Bill Lacey of Woolworths persuaded the authorities to keep restaurant food off the ration. New rules limited the maximum cost of a meal to 5/- (25p). They did not allow meat and fish to be served at the same sitting. He also ensured ice-cream for the areas that had suffered the worst bombing. It was not rationed. Lord Beaverbrook arranged new fridges for stores as required giving the supply the same priority as building Spitfires for the Battle of Britain. This was to maintain public morale.
An advertisement in the Woolworths Good Things to Know Magazine published in 1940 includes this advert explains why Woolworths had given up its upper price limit of sixpence an item. The move was said to be temporary, but turned out to be the end of an era.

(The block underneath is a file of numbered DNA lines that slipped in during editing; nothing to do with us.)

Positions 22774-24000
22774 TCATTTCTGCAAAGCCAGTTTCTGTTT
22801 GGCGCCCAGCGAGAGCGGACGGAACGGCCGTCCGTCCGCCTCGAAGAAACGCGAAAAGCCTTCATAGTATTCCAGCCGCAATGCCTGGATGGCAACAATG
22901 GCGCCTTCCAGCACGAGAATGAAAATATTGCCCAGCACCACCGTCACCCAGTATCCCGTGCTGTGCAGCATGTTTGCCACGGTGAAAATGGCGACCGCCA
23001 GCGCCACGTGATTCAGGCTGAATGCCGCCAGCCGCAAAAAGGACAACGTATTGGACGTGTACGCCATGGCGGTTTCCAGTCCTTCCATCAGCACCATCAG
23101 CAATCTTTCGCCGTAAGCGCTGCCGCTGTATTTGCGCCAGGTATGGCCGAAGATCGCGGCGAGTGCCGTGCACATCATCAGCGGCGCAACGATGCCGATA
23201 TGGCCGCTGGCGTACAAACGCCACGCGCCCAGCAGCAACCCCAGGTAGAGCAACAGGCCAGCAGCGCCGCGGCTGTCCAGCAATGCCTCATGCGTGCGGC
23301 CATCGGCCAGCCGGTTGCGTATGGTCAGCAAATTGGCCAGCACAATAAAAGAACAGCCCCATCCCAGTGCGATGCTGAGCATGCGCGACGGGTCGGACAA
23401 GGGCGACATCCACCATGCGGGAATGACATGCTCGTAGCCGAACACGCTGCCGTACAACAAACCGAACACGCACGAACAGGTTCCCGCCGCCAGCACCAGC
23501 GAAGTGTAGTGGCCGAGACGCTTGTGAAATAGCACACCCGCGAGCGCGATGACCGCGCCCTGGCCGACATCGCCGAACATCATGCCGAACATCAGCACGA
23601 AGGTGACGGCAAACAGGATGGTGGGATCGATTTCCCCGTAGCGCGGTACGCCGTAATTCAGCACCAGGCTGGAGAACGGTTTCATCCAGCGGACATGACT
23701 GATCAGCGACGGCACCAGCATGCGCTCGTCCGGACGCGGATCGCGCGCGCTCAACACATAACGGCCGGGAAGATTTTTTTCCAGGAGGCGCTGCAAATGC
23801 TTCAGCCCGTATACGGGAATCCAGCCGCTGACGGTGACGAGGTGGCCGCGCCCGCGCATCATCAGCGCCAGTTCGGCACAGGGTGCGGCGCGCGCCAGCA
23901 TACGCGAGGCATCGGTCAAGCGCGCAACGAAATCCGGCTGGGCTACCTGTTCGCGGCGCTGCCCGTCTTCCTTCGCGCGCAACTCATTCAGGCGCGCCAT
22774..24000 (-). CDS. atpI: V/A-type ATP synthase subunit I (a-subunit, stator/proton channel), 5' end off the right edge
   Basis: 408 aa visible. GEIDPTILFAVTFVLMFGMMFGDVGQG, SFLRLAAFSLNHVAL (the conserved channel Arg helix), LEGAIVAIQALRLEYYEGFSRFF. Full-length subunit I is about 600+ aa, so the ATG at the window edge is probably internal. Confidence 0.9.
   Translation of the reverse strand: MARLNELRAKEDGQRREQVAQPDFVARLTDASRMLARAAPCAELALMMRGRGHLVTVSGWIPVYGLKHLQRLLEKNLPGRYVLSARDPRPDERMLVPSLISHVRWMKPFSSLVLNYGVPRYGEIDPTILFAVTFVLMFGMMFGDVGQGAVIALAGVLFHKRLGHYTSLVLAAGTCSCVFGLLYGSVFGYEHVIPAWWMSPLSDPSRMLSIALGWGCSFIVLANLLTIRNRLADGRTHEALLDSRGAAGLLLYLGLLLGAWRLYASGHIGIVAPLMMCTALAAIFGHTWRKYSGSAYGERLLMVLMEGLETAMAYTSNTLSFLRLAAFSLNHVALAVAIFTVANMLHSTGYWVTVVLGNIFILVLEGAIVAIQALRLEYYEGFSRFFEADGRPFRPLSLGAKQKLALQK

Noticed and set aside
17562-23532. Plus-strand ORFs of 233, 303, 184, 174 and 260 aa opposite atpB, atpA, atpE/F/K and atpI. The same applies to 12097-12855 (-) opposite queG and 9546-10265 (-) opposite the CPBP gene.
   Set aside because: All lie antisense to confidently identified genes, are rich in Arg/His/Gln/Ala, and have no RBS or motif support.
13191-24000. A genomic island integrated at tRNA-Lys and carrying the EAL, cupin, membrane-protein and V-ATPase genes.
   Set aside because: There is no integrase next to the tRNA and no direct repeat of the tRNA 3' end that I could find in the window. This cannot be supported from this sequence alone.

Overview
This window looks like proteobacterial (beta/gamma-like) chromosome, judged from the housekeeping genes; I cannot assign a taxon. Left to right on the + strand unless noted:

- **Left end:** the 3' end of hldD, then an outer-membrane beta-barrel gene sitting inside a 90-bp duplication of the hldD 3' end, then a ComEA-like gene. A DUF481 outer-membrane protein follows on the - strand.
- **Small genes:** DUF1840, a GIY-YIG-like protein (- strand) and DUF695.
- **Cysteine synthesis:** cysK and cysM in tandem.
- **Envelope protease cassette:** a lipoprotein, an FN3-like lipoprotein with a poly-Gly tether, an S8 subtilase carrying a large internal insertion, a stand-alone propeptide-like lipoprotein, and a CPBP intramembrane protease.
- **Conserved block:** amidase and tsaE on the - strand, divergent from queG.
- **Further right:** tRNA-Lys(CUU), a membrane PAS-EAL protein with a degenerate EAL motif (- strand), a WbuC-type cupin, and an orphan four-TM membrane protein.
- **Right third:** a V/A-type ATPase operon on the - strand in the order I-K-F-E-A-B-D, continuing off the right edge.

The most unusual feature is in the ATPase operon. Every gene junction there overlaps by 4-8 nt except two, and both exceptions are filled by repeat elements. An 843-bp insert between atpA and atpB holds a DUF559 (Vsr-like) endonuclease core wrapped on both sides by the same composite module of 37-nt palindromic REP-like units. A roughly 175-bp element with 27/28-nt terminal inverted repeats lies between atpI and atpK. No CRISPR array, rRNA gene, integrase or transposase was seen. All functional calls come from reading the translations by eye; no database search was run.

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Bethnal-Green-Tube-Disaster-Plaque On the evening of 3rd March, 1943, London was still in the grips of a black-out, so lighting was limited. Suddenly, at 8.27pm, the air raid siren sounded and people began making their way to the entrance of Bethnal Green Tube Station. On the 19 steps to the station in 15 seconds, a domino effect took place as people fell forward and were crushed by falling bodies.